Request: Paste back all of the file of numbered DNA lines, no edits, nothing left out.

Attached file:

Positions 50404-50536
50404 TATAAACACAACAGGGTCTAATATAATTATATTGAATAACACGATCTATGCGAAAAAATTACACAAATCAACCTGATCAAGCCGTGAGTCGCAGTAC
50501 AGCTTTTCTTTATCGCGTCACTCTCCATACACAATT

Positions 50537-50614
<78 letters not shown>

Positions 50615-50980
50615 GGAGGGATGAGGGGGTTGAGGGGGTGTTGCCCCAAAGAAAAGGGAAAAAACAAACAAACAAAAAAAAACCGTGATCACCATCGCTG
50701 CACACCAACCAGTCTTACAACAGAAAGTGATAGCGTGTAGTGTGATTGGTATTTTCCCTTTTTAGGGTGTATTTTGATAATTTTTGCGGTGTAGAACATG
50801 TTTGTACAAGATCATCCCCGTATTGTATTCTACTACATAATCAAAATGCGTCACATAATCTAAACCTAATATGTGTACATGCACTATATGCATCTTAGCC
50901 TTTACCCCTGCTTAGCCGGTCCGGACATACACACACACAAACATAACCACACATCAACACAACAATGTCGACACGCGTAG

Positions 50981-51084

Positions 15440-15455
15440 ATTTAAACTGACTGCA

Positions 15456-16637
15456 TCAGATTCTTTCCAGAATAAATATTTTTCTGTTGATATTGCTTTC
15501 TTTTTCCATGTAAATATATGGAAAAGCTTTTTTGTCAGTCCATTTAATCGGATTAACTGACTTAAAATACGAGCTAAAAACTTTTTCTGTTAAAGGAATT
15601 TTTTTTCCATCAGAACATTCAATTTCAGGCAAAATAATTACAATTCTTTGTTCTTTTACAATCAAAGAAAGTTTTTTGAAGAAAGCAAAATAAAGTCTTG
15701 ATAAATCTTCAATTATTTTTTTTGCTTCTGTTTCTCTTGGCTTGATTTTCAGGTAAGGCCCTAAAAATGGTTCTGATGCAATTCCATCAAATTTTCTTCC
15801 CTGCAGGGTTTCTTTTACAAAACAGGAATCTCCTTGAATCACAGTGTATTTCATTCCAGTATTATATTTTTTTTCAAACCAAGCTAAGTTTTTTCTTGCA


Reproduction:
Positions 50404-50536
50404 TATAAACACAACAGGGTCTAATATAATTATATTGAATAACACGATCTATGCGAAAAAATTACACAAATCAACCTGATCAAGCCGTGAGTCGCAGTAC
50501 AGCTTTTCTTTATCGCGTCACTCTCCATACACAATT

Positions 50537-50614
<78 letters not shown>

Positions 50615-50980
50615 GGAGGGATGAGGGGGTTGAGGGGGTGTTGCCCCAAAGAAAAGGGAAAAAACAAACAAACAAAAAAAAACCGTGATCACCATCGCTG
50701 CACACCAACCAGTCTTACAACAGAAAGTGATAGCGTGTAGTGTGATTGGTATTTTCCCTTTTTAGGGTGTATTTTGATAATTTTTGCGGTGTAGAACATG
50801 TTTGTACAAGATCATCCCCGTATTGTATTCTACTACATAATCAAAATGCGTCACATAATCTAAACCTAATATGTGTACATGCACTATATGCATCTTAGCC
50901 TTTACCCCTGCTTAGCCGGTCCGGACATACACACACACAAACATAACCACACATCAACACAACAATGTCGACACGCGTAG

Positions 50981-51084

Positions 15440-15455
15440 ATTTAAACTGACTGCA

Positions 15456-16637
15456 TCAGATTCTTTCCAGAATAAATATTTTTCTGTTGATATTGCTTTC
15501 TTTTTCCATGTAAATATATGGAAAAGCTTTTTTGTCAGTCCATTTAATCGGATTAACTGACTTAAAATACGAGCTAAAAACTTTTTCTGTTAAAGGAATT
15601 TTTTTTCCATCAGAACATTCAATTTCAGGCAAAATAATTACAATTCTTTGTTCTTTTACAATCAAAGAAAGTTTTTTGAAGAAAGCAAAATAAAGTCTTG
15701 ATAAATCTTCAATTATTTTTTTTGCTTCTGTTTCTCTTGGCTTGATTTTCAGGTAAGGCCCTAAAAATGGTTCTGATGCAATTCCATCAAATTTTCTTCC
15801 CTGCAGGGTTTCTTTTACAAAACAGGAATCTCCTTGAATCACAGTGTATTTCATTCCAGTATTATATTTTTTTTCAAACCAAGCTAAGTTTTTTCTTGCA